Participation may no longer be optional. Because – ready or not – here comes Google Sidewiki.
Here’s how PC World describes it:
“Google has launched a new feature in its Toolbar product that opens up a browser sidebar in Firefox and Internet Explorer to let people post and read comments about Web pages they visit. Called Sidewiki, the product can be used to express opinions about a Web page’s content, suggest links to other online resources or provide additional background information.”
Here’s the scary part for corporations and small businesses. You don’t control the comments. You can’t edit them. You can’t delete them. And anybody who has Sidewiki will be able to read them. Jeremiah Owyang at Web Strategy writes: “The impacts are far reaching, now every web page on the internet is social and can have consumer opinion – both positive and negative”
Google paints a rosy picture of people leaving behind valuable and insightful comments on web sites. Helpful tips. Observations to make the web site easier to navigate. Friendly updates. But anyone who has ever blogged or visited an online forum knows that the helpful tips are usually drowned out by the trolls, screamers and anonymous wiseguys.
Will Sidewiki be a troll enabler?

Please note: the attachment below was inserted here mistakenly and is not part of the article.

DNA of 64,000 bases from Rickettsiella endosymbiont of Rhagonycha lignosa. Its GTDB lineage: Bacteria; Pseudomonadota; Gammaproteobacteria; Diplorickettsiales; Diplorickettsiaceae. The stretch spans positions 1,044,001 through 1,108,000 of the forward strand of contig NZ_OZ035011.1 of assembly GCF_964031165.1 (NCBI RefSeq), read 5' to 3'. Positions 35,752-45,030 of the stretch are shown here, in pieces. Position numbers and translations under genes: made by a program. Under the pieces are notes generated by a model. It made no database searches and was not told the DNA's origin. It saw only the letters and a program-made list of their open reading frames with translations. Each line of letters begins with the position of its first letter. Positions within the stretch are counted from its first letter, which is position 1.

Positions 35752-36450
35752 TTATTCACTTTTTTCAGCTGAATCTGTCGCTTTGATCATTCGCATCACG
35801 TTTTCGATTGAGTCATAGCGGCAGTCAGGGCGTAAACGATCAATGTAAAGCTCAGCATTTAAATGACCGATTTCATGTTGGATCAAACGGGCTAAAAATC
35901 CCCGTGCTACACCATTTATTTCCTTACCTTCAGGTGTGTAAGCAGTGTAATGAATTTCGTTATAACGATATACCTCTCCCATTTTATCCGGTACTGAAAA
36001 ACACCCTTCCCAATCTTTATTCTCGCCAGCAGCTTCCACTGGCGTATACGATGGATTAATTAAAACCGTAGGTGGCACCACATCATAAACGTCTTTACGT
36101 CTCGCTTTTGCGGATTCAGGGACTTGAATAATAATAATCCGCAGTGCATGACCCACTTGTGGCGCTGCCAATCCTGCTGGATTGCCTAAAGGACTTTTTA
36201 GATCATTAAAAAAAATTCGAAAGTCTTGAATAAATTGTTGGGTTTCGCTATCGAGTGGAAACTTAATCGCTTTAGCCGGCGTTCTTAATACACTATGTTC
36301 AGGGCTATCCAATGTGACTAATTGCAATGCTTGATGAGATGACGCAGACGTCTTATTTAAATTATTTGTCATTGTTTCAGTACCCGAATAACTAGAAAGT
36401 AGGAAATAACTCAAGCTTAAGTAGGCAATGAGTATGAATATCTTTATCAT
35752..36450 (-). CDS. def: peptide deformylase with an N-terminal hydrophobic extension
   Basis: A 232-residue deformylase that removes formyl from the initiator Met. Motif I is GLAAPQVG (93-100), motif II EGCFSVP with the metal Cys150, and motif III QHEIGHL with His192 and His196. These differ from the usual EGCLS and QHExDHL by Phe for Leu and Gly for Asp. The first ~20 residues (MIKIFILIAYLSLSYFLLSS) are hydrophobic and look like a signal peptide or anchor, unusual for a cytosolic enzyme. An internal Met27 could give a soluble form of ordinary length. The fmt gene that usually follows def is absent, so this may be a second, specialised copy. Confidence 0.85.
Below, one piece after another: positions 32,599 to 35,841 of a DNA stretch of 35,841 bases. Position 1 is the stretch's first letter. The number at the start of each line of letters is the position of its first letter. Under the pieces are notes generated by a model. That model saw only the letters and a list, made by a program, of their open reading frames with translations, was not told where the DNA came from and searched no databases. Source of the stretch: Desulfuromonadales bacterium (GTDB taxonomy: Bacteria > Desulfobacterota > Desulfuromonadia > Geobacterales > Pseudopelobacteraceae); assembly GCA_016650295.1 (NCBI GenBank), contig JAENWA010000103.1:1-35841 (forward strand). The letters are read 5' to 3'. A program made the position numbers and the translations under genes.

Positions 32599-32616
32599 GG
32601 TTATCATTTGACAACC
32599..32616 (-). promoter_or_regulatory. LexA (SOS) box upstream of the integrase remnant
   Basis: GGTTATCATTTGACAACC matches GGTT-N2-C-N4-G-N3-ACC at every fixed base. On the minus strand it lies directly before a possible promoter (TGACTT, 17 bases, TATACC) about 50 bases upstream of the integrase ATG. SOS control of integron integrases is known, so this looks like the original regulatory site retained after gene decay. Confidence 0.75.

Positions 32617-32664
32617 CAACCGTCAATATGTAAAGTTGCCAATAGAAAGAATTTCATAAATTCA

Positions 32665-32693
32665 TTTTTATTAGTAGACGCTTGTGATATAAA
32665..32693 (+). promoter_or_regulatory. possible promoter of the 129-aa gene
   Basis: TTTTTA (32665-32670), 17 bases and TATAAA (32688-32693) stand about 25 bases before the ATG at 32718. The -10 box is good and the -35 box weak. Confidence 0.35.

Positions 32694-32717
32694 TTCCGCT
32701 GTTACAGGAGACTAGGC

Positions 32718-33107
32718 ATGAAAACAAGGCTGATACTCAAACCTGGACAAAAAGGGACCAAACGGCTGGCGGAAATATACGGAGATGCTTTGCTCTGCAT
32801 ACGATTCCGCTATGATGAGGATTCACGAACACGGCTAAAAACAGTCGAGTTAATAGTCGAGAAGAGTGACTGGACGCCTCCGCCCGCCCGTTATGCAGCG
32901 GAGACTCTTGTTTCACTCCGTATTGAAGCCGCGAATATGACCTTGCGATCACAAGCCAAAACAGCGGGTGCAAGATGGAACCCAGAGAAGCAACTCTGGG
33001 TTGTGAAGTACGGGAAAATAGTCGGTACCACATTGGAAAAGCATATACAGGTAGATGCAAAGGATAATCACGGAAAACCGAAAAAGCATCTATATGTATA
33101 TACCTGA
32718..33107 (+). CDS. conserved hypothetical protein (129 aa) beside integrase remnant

Hopefully, not. First, to use Sidewiki you’ll need to be a registered Google user. So while that doesn’t mean a commenter can’t be using an alias, at least there is some accountability. Google also claims Sidewiki has an algorithm to push bad content to the bottom and good, helpful content to the top.
But what corporate marketing or communications department wants any foul or abusive content to be associated with their web properties? Especially if said content is bashing the corporation or its products and services?
And there are other difficult questions. Can competitors invade your web site and leave behind links and comments praising their own products? Or worse, will they be able to buy ads on the Sidewiki attached to your site? Will Google allow web site owners to delete misinformation or comments that are clearly misguided or wrong? Can Google prevent mass “Sidewiki” attacks on specific web sites from groups or protesters with ulterior motives?
These are enormous questions. So far, no real answers.
As Jason Falls notes at Social Media Explorer: “I’m bothered at the supposition that the world is ready for this. This software feature is the online equivalent of people suddenly being allowed to post graffiti, flyers and posters all over the front of your building.”
Here’s another log to throw onto the worry fire. Is Google making a bid to takeover online commenting in general?
Many socialized web sites already allow for community participation through commenting. Will Sidewiki supersede that? This removes a lot of editorial control from the owners and operators of these sites. It also prevents them from controlling the tenor and decorum of their own web sites.
For example, many forums and communities have guidelines and rules of behavior. Can people avoid the rules by using Sidewiki to make comments instead? What about people who have been banned from commenting at specific web sites? Can they now do so through Sidewiki?
One thing is clear. Corporations, if they haven’t already, need to aggressively move into social media. They need a participation strategy. Participation and preparation are key.
Standing on the sidelines is a dangerous option these days.
What are you thoughts about Sidewiki?